Primary colours

Primary colours are essential colours in our design system. This includes colours like: Text colour, interaction colour, white and branding colour. These colours are exclusive and are only used for the intended purpose. They allow users with impaired vision to better navigate.

Secondary colours

Secondary colours are used to design the page, for example within illustrations or graphics. But backgrounds can also be defined in this colour category. In general, it should be noted that these differ enough from the primary colours. And that they have enough contrast.

In this picture the interaction colour is used for typography and decorative elements, therefore the call to action is overlooked. In this picture the call to action stands out clearly, because it has the interaction color as the only element.

This example shows why it makes sense to define a interaction color for clickable elements. The actual main interaction is lost if the interaction color is used too often.

How to create a barrier-free colour scheme?

Now that we know the basic rules, it is time to apply them in practice. Not so many steps are necessary to create a barrier-free colour scheme.

Define the shades of gray

Grey tones are essential in almost every system. They are used for backgrounds or fonts. 3 different grey tones form a good basis for a colour system.

Define the font color

The font colour is usually the darkest shade of grey that we use. It must have a contrast of at least 7:1 or more.

In this picture the password was entered incorrectly. The password field is marked red and a label indicates that the password is wrong.

Define the brightest grey tone

Once the font color is selected, we define the brightest possible tone for the gray we want to use as the font. This color must not be less than the contrast value of 3:1.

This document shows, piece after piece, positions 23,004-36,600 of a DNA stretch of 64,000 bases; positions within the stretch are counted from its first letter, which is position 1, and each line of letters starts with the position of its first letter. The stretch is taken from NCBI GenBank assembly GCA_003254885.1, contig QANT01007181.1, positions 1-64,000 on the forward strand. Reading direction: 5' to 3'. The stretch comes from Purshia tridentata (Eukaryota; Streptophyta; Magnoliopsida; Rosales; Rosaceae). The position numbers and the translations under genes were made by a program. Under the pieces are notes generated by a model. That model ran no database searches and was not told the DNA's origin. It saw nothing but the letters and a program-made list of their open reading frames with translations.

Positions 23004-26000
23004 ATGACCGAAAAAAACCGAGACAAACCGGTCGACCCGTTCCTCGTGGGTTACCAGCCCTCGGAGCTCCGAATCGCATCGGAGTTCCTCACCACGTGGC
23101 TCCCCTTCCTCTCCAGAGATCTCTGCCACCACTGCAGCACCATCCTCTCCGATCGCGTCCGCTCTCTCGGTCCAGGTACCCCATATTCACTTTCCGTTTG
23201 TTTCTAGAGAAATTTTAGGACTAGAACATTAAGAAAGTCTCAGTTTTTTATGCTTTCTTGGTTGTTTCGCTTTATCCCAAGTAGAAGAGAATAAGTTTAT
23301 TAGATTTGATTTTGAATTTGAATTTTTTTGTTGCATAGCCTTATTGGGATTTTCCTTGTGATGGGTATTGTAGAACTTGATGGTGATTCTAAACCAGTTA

Find the middle

After the darkest and lightest color value for text, we look for an average value with a contrast ratio of 4.5:1.

Now we have defined 3 colors in our color system which are accessible for the text. This gives us the possibility to mark a primary, secondary and tertiary text.

Define a background

Now we need a background, we have white, because we know that this color works for all 3 colors. But we need a grey background in the colour scheme. For example to separate certain sections.

We only use tertiary text on a white background, which means we have to make sure that we get enough contrast to our background for the primary and secondary text. The contrast value of 4.5:1 is the minimum contrast.

Define the colors

With colours, the whole thing becomes a bit more complex, we can’t just change the opacity, we have to find and match certain colour values. That’s a process that can take some time, but it’s worth it. First we define the main color and make sure that there is enough contrast. It is useful to define an additional background, making sure that it has enough contrast to the black primary text and our defined color.

Once we have defined a color, an accent color and a background, we can repeat this process for each additional color.

But what if the customer specifies the colours?

Make it clear to your customer that in this case his specified colours cannot be transferred 1:1 to the web. Not enough contrast on the website has a negative effect on all users.

W3C – Contrast minimum
W3C – Contrast enhanced
W3C – Non text contrast
W3C – Use of color